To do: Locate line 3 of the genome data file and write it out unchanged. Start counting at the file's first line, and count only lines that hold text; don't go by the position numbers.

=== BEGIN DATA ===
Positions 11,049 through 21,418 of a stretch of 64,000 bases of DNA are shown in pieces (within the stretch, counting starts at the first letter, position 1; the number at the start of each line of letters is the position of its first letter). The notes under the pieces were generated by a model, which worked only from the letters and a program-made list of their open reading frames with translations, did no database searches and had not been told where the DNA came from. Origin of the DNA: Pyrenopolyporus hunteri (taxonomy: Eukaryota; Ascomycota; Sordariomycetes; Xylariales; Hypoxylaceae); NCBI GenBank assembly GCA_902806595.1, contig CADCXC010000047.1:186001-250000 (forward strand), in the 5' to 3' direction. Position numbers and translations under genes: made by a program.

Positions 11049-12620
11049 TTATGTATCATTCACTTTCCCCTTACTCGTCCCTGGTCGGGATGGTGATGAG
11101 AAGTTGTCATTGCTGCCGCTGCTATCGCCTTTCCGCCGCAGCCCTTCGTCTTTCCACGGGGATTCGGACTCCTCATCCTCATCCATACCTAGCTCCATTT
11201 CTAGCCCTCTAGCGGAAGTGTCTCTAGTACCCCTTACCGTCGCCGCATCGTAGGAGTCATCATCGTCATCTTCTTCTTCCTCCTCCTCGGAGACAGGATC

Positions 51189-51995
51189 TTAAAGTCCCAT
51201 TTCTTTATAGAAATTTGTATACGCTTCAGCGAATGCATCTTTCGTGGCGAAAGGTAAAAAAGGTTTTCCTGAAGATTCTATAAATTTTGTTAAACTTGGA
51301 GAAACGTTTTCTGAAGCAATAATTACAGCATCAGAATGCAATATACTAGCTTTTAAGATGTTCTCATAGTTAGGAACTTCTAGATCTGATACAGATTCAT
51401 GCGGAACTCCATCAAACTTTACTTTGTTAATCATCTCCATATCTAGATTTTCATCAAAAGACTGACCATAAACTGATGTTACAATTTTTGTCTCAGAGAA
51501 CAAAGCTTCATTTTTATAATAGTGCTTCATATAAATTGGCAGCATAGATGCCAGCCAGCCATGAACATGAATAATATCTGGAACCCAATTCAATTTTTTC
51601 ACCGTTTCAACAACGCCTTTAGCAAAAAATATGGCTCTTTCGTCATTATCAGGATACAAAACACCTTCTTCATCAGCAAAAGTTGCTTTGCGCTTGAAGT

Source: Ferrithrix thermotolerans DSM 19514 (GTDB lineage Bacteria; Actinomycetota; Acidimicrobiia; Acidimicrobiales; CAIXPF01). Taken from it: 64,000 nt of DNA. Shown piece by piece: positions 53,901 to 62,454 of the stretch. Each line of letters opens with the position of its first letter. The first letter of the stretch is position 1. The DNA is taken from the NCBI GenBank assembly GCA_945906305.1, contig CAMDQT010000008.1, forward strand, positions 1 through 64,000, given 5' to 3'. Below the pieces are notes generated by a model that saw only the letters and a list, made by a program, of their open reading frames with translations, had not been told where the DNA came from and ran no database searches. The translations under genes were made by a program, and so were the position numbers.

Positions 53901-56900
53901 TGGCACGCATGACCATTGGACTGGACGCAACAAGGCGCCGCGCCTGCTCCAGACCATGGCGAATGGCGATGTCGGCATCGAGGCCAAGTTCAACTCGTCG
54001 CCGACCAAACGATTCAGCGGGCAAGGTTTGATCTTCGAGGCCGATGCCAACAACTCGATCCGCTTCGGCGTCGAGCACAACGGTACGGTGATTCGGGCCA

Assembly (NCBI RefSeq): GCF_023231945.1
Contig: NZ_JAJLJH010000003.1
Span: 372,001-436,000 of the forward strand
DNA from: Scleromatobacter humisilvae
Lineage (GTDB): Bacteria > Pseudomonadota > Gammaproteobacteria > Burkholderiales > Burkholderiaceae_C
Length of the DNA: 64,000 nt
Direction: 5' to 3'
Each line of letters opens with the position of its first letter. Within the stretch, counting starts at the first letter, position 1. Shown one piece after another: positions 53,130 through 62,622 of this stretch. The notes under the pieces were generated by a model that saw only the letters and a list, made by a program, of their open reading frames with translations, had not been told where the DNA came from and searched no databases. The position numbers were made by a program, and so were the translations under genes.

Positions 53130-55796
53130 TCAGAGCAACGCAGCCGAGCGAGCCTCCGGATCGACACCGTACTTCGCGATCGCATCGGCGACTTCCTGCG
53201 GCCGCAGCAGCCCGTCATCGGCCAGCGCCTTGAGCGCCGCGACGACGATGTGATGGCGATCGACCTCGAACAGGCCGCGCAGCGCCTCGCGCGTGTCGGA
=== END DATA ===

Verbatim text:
11049 TTATGTATCATTCACTTTCCCCTTACTCGTCCCTGGTCGGGATGGTGATGAG